Hertfordshire County Council raises £469,000 after selling 450 works of art
More than 450 artworks from Hertfordshire County Council’s art collection have been snapped up in a series of three public auctions – for a total of £469,282.
The county council - which started to build-up the collection in 1949 - took the controversial decision to sell-off or give away the bulk of the artworks in 2017, and the last of the pieces earmarked for sale were sold at auction last Thursday.
HCC said the artworks, initially purchased to be loaned to schools, had become less relevant to an evolving curriculum, and the council no longer had the resources to properly conserve the many pieces in storage.
The money raised will be used to improve the condition of remaining items and increase public visibility of the council's nationally significant sculptures.
Councillor Terry Douris, executive member for education, libraries and localism, said: "Now we can look towards the restoration of our retained pieces and improving accessibility so everyone can start enjoying these pieces."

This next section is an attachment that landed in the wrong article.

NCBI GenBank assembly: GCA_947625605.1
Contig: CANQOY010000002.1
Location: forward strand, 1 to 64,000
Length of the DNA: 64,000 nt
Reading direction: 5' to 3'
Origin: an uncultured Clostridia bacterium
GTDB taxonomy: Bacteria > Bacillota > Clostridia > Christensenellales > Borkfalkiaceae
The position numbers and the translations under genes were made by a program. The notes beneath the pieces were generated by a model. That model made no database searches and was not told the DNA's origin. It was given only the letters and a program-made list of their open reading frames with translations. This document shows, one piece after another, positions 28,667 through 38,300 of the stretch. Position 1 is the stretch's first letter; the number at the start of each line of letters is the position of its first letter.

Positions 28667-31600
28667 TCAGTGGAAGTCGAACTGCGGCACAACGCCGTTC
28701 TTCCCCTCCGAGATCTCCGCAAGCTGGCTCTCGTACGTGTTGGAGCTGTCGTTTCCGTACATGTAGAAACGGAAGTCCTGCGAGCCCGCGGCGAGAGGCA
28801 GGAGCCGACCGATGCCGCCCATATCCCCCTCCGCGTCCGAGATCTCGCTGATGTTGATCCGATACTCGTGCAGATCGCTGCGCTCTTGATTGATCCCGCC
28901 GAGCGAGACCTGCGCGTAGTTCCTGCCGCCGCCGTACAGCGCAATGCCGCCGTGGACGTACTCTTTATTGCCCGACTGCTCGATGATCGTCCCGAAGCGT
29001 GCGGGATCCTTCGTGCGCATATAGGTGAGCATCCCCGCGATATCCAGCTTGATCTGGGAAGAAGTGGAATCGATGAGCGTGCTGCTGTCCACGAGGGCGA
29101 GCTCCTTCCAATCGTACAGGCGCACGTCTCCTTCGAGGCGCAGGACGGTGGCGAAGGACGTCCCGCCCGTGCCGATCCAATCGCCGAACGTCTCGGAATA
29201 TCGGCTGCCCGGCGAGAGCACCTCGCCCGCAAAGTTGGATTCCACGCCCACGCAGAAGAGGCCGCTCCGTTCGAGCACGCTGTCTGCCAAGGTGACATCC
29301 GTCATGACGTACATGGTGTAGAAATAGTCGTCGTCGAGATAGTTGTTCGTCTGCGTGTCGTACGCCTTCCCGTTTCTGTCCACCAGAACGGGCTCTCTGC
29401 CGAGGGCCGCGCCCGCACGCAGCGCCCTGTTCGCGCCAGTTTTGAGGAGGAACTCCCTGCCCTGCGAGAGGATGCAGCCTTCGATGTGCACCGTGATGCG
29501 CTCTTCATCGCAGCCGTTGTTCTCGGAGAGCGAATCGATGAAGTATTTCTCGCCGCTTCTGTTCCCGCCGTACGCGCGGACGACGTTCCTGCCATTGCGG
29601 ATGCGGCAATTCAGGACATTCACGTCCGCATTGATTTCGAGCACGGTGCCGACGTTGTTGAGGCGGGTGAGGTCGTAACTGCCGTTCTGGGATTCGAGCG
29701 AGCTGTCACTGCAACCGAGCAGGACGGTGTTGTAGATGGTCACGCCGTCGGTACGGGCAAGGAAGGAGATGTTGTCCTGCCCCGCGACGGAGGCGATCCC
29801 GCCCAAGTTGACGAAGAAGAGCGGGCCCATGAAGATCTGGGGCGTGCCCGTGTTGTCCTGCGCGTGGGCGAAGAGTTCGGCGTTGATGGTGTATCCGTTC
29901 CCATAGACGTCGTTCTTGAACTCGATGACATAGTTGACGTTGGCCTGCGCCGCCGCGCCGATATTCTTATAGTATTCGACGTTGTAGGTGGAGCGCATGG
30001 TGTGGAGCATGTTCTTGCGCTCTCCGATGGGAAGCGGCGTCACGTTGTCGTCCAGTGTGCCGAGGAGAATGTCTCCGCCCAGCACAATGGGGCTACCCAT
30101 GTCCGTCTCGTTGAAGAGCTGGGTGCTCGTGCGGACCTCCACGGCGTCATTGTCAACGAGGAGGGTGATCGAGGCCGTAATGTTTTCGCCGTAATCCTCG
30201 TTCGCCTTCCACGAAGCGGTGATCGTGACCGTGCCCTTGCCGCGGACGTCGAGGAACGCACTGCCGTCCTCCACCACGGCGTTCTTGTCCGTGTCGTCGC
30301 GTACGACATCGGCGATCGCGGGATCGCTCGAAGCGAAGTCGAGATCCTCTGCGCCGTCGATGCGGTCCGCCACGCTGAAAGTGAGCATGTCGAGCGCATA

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Overall, John Tunnard's Brandis '44 fetched the highest price, selling for £37,000 - well over its estimate of £10,000 to £15,000 - at Cambridge-based Cheffins auction house in March.
Anne Redpath's Blue Plate sold for £31,000 - three times its lower estimate of £10,000.
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A pastel by Scottish artist Joan Eardley raised £31,000 and Keith Vaughan's Grey Shore Seascape was sold for £27,000.
In later auctions estimates for the majority of artworks ranged between around £30 and £200.
Brett Tryner, associate at Cheffins, said: "We have been delighted with the way the selected works have sold, and all lots offered found new homes.
"The final sale was the more affordable pictures in the collection. The highlight on the day was undoubtedly the Frances Richards embroidered picture, Mother and Child, which made £1,300 despite not being in pristine condition."
The county council has retained a "manageable" collection of 167 works that are "notable or local important works", including by Herts artists Barbara Hepworth and Henry Moore.
The retained works include the four most valuable items in the council's collection, with an estimated value of £21.86 million.
Other pieces are being offered to schools, museums and other interested local organisations.